In 1967, George Henderson, the son of uneducated Alabama sharecroppers, accepted a full-time professorship at the University of Oklahoma, despite his mentor's warning to avoid the "redneck school in a backward state." Henderson became the university's third African American professor, a hire that seemed to suggest the dissolving of racial divides. However, when real estate agents in the university town of Norman denied the Henderson family their first three choices of homes, the sociologist and educator realized he still faced some formidable challenges. In this stirring memoir, Henderson recounts his formative years at the University of Oklahoma, during the late 1960s and early 1970s. He describes in graphic detail the obstacles that he and other African Americans faced within the university community, a place of "white privilege, black separatism, and campus-wide indifference to bigotry." As an adviser and mentor to young black students who wanted to do something about these conditions, Henderson found himself at the forefront of collective efforts to improve race relations at the university. Henderson is quick to acknowledge that he and his fellow activists did not abolish all vestiges of racial oppression. But they set in motion a host of institutional changes that continue to this day. In Henderson's words, "we were ordinary people who sometimes did extraordinary things." Capturing what was perhaps the most tumultuous era in the history of American higher education, Race and the University includes valuable recollections of former student activists who helped transform the University of Oklahoma into one of the nation's most diverse college campuses.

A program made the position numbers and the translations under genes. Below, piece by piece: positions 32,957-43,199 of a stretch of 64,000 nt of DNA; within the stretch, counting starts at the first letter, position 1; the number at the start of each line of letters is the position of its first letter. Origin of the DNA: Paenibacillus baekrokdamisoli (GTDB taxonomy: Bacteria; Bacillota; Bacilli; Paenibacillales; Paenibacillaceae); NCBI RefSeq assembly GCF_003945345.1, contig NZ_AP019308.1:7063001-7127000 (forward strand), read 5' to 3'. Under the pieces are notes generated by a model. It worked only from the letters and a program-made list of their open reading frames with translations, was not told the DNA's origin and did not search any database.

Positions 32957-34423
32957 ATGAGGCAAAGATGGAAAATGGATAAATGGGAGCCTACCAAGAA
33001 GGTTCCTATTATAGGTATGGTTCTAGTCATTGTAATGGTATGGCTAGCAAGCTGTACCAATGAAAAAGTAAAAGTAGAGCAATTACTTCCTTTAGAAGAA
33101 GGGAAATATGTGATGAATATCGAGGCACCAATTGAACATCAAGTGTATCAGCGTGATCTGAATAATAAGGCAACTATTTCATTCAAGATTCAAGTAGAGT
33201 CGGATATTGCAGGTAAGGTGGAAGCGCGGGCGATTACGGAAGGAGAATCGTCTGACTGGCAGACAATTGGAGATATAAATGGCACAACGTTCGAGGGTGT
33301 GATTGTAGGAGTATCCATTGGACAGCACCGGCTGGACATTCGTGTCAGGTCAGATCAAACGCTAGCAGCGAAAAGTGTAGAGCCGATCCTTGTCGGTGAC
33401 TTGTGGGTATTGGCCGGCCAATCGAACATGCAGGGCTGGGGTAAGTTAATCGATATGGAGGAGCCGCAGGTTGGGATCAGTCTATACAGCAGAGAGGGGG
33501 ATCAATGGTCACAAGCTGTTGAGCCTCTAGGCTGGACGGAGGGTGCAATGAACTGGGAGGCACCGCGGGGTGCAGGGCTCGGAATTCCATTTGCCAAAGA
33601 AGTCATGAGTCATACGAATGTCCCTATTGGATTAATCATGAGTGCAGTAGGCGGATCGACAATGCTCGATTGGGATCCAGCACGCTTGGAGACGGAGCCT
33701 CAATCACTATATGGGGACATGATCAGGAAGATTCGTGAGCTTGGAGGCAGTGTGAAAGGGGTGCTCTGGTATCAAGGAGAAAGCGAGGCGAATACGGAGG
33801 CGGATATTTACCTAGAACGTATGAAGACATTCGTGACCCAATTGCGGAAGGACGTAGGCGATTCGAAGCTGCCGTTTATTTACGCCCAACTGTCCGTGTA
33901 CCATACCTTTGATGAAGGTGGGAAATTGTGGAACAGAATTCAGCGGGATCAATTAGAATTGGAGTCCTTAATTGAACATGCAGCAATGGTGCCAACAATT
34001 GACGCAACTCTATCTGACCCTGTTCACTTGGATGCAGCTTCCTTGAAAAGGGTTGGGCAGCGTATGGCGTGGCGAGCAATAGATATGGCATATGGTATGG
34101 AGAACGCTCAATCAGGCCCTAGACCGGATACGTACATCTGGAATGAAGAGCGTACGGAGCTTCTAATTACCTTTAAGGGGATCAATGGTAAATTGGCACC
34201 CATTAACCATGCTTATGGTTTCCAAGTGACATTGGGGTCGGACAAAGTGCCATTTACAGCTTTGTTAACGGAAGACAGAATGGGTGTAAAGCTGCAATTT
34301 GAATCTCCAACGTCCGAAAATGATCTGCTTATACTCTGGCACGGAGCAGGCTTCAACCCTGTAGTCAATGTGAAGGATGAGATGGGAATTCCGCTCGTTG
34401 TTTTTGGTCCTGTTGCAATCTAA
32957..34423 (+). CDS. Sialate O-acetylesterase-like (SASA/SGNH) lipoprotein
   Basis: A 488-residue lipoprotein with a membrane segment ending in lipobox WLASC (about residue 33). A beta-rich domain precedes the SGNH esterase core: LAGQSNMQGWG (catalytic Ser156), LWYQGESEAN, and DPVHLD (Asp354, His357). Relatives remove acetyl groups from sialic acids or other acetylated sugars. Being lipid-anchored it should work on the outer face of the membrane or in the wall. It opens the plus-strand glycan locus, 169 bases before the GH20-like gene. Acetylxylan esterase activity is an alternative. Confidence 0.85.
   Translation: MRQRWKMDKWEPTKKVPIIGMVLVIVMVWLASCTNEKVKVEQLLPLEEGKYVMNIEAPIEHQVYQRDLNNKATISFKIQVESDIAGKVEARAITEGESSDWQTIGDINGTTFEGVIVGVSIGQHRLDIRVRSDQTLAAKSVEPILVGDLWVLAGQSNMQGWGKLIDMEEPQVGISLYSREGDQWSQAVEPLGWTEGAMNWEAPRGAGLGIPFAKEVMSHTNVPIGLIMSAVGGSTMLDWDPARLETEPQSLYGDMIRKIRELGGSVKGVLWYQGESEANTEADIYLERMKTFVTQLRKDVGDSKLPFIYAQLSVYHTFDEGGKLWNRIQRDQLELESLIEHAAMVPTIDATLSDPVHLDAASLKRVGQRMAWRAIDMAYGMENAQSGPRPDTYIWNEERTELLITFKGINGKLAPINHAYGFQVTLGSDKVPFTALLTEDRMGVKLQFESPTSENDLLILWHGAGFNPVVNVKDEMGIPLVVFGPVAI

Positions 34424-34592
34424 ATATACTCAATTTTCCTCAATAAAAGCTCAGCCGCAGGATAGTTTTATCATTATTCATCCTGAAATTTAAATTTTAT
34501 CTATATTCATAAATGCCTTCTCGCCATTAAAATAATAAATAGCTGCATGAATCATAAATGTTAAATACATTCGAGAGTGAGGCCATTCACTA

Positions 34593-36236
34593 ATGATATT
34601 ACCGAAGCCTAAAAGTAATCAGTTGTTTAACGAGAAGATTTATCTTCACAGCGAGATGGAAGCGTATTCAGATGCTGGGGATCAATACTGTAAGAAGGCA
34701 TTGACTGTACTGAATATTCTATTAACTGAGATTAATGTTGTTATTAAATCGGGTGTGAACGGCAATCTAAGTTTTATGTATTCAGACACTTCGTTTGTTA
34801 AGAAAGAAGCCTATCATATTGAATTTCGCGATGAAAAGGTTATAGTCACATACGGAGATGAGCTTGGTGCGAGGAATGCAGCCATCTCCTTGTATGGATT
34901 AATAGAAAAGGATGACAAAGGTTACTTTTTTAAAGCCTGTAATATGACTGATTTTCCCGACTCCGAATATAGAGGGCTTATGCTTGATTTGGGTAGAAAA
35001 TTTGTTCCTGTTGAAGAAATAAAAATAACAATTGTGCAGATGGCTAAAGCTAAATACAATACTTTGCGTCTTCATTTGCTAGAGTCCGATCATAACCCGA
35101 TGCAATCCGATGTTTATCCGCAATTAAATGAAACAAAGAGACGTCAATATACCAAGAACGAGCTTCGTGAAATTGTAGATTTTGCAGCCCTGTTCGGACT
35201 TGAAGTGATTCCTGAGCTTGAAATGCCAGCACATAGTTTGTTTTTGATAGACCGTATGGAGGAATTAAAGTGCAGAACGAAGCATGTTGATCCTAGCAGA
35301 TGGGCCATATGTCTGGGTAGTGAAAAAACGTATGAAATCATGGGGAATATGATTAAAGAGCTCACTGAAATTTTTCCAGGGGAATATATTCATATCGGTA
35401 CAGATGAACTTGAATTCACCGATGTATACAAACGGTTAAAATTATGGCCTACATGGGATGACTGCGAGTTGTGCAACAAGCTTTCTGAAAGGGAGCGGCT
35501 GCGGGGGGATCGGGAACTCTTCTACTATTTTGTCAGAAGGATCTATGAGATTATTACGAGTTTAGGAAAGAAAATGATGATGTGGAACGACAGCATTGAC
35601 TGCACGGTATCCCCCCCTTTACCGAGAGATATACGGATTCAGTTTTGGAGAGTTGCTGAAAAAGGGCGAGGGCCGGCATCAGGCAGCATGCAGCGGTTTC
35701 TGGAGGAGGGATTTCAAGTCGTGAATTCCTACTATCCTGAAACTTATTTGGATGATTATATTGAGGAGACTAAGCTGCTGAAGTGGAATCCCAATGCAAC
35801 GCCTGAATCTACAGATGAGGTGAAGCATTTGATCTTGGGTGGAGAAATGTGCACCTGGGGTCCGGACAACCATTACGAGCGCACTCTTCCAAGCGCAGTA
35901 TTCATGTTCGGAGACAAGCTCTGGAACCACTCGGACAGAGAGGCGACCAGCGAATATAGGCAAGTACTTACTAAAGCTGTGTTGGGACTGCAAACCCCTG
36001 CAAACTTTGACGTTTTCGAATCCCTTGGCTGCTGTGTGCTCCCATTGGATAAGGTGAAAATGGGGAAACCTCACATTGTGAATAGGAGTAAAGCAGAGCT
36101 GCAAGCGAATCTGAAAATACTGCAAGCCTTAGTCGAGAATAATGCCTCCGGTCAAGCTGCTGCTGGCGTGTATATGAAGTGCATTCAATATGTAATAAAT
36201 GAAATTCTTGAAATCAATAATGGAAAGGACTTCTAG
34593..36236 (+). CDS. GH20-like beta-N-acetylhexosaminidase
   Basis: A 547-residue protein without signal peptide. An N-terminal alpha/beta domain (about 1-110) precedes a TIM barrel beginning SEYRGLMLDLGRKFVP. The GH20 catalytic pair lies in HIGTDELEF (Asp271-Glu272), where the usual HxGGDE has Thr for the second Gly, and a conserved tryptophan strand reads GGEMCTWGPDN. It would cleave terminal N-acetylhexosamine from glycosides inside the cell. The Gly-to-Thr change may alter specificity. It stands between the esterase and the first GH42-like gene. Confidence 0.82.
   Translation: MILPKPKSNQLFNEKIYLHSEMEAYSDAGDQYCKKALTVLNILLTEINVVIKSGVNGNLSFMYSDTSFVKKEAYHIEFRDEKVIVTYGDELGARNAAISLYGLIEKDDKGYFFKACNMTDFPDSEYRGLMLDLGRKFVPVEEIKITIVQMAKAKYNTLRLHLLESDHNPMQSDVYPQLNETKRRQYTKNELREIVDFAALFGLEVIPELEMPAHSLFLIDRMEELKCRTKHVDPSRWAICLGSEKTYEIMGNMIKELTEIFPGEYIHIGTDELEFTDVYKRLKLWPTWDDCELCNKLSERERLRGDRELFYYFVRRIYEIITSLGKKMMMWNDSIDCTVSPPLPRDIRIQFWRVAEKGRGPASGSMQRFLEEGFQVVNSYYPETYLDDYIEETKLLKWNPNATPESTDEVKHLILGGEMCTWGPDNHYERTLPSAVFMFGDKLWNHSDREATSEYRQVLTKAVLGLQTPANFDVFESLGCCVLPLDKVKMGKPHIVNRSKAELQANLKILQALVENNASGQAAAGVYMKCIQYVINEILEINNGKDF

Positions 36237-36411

The Souls of Black Folks by W.E.B. DuBois

First published in 1903, this extraordinary work not only recorded and explained history; it helped alter its course. These fourteen essays contain both the academic language of sociology and the rich lyrics of African spirituals, which Du Bois called 'sorrow songs.' Civil rights leader and author, William Edward Burghardt Du Bois was born in Great Barrington, Massachusetts on February 23, 1868. He earned a B.A. from both Harvard and Fisk universities, an M.A. and Ph.D. from Harvard, and studied at the University of Berlin. He taught briefly at Wilberforce University before he came professor of history and economics at Atlanta University in Ohio (1896-1910). There, he wrote The Souls of Black Folk (1903), in which he pointed out that it was up to whites and blacks jointly to solve the problems created by the denial of civil rights to blacks.

Lady Sings the Blues

Born as Elinore Harris, this film chronicles the rise and fall of legendary blues singer Billie Holiday. We follow her childhood, stint as a prostitute, early tours, marriages, and drug addiction to the final hours of this legendary Blues artist. Powerful performances by Diana Ross and Billy Dee Williams. Also, look for Richard Pryor in the role of Piano Man. This classic film was nominated for 5 Oscars and worth every note.

The Tuskegee Airmen

The story of the 'Fighting 99th' - the first squadron of black American pilots to be allowed to fight for their country and how a group of African American pilots overcame racist opposition to become one of the finest US fighter groups in World War II. Look in the skies for Laurence Fishburne, Cuba Gooding, Jr. and Malcolm-Jamal Warner. Based on a true story.